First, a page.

In a previous post I talked about the very funny satirical dialogue of the second-century pagan Lucian of Samosata, “Voyage to the Underworld” in which an unbelievably wealthy tyrant became incredibly miserable after death, because he realized that all his power, influence, and massive wealth had been stripped from him, and would be, for all eternity, whereas a poor cobbler who had lived a miserably impoverished existence was rather pleased that he no longer would starve and freeze nearly to death ever again.

The point of the dialogue is pretty obvious.  If you are deeply attached to the material things of this life, you are courting your own disaster.  That’s not what you should be living for.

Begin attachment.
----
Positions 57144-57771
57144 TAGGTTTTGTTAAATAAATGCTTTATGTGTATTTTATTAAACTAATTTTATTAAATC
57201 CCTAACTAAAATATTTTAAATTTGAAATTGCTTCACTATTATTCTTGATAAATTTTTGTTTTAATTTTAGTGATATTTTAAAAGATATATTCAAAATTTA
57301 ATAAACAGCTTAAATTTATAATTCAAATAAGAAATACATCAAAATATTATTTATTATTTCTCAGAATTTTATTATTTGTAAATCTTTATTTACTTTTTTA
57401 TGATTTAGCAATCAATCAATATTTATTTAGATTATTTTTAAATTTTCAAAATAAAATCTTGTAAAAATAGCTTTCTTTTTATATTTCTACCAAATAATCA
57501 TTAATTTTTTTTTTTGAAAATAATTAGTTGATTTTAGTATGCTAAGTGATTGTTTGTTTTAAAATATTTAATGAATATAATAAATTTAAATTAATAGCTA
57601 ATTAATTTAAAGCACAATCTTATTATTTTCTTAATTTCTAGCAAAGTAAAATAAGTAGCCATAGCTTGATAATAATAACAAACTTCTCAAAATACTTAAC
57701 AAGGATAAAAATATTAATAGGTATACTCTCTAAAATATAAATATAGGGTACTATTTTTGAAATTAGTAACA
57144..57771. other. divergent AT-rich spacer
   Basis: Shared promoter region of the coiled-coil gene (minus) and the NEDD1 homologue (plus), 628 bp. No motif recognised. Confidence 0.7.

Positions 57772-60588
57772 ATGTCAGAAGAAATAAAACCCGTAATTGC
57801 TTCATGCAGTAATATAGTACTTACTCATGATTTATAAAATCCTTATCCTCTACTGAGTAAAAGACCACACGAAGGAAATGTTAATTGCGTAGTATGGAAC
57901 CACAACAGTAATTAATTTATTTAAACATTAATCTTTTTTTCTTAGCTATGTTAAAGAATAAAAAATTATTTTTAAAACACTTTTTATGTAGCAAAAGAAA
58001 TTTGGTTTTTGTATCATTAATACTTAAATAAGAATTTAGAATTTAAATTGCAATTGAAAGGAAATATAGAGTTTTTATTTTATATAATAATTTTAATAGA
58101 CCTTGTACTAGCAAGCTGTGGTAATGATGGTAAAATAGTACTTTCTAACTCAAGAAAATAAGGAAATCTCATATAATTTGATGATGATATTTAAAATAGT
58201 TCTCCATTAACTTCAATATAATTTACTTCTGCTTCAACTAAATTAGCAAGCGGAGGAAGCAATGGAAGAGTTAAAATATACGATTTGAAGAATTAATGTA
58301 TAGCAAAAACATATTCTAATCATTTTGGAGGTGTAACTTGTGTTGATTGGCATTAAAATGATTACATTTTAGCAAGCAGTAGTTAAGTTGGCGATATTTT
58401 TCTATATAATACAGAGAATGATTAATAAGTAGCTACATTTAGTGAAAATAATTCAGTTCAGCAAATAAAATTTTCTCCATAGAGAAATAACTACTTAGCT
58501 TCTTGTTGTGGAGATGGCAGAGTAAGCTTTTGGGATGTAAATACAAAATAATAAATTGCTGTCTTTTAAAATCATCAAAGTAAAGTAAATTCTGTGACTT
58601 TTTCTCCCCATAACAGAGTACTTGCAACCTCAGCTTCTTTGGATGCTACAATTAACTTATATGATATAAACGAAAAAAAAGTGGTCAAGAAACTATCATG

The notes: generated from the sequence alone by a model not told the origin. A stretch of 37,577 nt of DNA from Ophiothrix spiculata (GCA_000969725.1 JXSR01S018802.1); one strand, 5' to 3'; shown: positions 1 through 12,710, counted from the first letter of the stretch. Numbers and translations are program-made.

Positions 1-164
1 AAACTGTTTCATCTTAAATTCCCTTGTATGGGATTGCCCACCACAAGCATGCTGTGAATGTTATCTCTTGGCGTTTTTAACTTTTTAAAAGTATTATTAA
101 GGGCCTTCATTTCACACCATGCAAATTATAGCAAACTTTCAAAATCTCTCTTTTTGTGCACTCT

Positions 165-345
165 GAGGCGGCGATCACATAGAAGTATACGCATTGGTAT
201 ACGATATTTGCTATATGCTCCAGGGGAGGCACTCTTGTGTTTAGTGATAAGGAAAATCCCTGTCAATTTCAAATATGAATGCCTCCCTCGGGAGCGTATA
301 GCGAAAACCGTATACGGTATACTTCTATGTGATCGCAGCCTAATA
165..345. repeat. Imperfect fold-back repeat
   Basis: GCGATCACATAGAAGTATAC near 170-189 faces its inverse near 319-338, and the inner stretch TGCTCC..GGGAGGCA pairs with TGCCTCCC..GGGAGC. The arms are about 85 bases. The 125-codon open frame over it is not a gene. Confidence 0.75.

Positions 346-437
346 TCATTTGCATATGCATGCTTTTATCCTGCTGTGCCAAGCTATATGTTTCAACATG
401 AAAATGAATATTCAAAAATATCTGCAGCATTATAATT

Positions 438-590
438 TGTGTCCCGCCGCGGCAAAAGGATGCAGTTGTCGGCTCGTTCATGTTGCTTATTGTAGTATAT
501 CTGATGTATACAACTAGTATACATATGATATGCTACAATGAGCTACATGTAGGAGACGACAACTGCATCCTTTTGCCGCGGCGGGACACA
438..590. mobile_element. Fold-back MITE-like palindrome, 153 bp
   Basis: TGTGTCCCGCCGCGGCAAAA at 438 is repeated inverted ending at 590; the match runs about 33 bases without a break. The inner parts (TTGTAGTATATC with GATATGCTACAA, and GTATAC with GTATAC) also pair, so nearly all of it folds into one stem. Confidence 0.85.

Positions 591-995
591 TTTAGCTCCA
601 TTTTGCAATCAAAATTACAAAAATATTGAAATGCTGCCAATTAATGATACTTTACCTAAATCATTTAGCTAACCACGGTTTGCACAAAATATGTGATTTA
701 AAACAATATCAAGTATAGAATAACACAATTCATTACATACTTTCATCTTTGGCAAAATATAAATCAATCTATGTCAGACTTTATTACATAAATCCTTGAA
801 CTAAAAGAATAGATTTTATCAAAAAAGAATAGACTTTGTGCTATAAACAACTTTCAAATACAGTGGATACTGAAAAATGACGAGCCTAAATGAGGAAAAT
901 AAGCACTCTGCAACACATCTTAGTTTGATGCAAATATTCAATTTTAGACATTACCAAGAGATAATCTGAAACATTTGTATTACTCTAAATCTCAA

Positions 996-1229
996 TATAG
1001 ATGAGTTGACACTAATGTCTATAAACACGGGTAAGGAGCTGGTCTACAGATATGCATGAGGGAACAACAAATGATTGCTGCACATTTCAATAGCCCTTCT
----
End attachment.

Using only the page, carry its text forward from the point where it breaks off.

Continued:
At about the same time as Lucian was writing an anonymous Christian author produced a book known as the Acts of Thomas.  This is the first legendary account we have of the apostle Thomas, famous for (allegedly) being the first missionary to take the gospel to India.  Unlike the work of Lucian, the account is not meant to be at all funny, even though it does have its amusing moments.  One of the episodes is particularly germane to my current interest in the developing Christian views of the afterlife.

The merchant who had purchased Thomas as a slave and brought him to India brings him to to a local king…

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